Band: Jason Isbell & The 400 Unit, Frank Turner & the Sleeping Souls
Date: Wednesday, Sept. 27, with doors at 7 p.m.
Venue: Saenger Theatre, 6 S. Joachim St., www.mobilesaenger.com
Tickets: $31-$47, available through Ticketmaster

Ten years ago, Grammy Award-winning singer-songwriter Jason Isbell traded a spot in the Drive-By Truckers’ lineup for a solo career. In those early days, Isbell brought his original material to a small crowd at Callaghan’s. The first show had such an impact on Isbell that he has made Mobile a regular stop on his tour itinerary.

Isbell admits his local fans are the main reason he returns to the Azalea City time after time. In return, a legion of Mobilians flock to his stage to hear their favorite tunes as well as his latest compositions.

“They’ve [Mobilians] always treated us well,” Isbell said. “They’re good audiences and like to have a good time. They seemed to have always appreciated the music that we’re playing, even earlier than other towns.”

For this visit, Isbell will be entertaining the crowd with material from his latest album, “The Nashville Sound.” The album lives up to its name, with a tracklist that serves as a musical interpretation of Nashville’s versatile contemporary music scene.

While his Southern roots and alt. country style are evident throughout the record, Isbell has given this album a definite rock edge his fans didn’t heard on his earlier releases. However, he says this inclusion of rock was not intentional.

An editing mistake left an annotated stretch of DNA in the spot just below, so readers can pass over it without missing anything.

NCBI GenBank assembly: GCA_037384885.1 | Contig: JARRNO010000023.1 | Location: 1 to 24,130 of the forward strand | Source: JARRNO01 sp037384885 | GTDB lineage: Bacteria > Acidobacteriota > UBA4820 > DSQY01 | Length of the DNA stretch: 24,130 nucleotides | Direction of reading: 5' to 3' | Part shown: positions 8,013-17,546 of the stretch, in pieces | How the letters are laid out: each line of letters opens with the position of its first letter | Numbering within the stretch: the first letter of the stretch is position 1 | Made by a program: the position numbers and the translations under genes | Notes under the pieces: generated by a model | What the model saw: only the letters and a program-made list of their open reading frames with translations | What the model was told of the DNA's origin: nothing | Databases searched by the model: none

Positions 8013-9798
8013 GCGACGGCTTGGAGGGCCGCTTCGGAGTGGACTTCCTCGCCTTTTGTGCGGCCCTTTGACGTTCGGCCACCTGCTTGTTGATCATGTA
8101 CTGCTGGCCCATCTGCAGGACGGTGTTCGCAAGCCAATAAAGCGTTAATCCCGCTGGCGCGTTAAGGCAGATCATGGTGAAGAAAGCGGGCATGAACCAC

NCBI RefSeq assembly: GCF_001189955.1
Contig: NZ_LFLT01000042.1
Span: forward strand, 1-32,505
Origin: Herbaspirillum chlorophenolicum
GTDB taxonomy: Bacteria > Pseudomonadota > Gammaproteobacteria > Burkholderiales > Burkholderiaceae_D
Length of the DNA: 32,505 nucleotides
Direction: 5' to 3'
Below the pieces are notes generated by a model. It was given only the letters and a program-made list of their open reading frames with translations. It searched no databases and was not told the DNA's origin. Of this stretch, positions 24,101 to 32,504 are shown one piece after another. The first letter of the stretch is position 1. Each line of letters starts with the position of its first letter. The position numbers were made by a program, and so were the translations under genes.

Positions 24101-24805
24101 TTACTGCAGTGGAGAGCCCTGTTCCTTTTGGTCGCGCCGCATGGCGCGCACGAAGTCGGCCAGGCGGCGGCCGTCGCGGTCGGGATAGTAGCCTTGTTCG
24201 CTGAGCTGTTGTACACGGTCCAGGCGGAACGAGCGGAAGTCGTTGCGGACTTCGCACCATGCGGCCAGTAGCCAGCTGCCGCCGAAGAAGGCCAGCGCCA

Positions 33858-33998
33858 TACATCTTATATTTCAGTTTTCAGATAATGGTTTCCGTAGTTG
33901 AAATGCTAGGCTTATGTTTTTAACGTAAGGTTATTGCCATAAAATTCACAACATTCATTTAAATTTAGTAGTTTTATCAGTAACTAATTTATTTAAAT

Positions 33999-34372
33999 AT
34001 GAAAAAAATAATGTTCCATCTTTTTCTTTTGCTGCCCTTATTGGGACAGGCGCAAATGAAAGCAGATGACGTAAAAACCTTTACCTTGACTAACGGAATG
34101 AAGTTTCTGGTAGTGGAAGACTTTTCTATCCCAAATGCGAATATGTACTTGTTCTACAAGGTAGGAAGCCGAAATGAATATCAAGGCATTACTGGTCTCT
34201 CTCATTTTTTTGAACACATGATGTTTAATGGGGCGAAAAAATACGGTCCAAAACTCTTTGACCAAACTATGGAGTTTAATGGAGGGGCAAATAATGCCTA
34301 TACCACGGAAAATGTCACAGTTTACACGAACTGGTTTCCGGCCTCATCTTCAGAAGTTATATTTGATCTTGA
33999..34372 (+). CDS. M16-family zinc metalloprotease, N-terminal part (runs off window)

For Isbell, songwriting is a natural movement that can take his music into numerous unplanned directions. Even so, he will be the first to tell you he’s been having fun playing “louder and faster” songs.

“I learned a few years ago that the way I work best is just writing the best songs that I can and try to record them in a way that sounds natural,” Isbell said. “For this record, I just happened to have more rockers than I’ve had in the past. It’s good, and it makes it easier to write out a live set.”

“The Nashville Sound” is also the first album to feature his backing band, The 400 Unit, since 2011’s “Here We Rest.” Isbell says including this group of musicians completed the album’s sound. Without The 400 Unit, he felt the tracks wouldn’t come fully to life. Isbell says The 400 Unit’s musical proficiency played a major role in laying down the album tracks over a mere two weeks.

“It’s the fact that the guys in the band are really good players,” Isbell said. “It doesn’t take them a long time to learn how to play a song. After a couple of passes, everybody pretty much has it down.”

Isbell says his Mobile crowd will experience the live interpretation of most of the album. Azalea City fans might get the chance to hear “Anxiety.” Isbell wrote this one with his wife, Amanda Shires, and it details their individual perceptions of anxiety.

Isbell’s setlist might also include “White Man’s World.” This socially conscious track details Isbell’s realization that being born white in America is like “winning the lottery” when it comes to opportunities. No matter what tracks he includes from “The Nashville Sound,” Isbell is confident his local fans will be pleased.

“They’ve [audiences] been singing along with these like the old songs,” Isbell said. “That’s a really great thing. It makes me happy and not worry about how things are going and have a good time. I think if I’m having fun, then the audience will too.”